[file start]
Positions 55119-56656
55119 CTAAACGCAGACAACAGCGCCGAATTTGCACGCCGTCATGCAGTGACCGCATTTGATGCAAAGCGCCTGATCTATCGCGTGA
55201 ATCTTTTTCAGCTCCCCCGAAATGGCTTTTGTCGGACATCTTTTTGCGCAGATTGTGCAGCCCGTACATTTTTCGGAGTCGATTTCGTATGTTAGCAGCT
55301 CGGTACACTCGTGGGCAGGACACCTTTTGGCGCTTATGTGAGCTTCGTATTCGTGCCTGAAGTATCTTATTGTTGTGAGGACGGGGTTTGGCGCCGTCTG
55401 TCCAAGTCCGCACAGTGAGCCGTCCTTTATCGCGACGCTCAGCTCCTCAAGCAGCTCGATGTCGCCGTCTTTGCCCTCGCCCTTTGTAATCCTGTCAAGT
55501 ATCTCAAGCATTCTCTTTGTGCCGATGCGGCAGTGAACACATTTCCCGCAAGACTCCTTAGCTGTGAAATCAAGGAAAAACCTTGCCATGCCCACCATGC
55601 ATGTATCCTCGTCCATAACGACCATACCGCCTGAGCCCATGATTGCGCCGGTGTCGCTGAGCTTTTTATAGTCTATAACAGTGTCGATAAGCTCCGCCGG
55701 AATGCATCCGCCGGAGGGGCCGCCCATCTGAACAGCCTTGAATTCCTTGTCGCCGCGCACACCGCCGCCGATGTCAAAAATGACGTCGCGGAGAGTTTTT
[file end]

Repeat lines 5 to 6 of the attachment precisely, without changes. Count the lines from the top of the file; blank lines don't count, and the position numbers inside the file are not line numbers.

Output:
55401 TCCAAGTCCGCACAGTGAGCCGTCCTTTATCGCGACGCTCAGCTCCTCAAGCAGCTCGATGTCGCCGTCTTTGCCCTCGCCCTTTGTAATCCTGTCAAGT
55501 ATCTCAAGCATTCTCTTTGTGCCGATGCGGCAGTGAACACATTTCCCGCAAGACTCCTTAGCTGTGAAATCAAGGAAAAACCTTGCCATGCCCACCATGC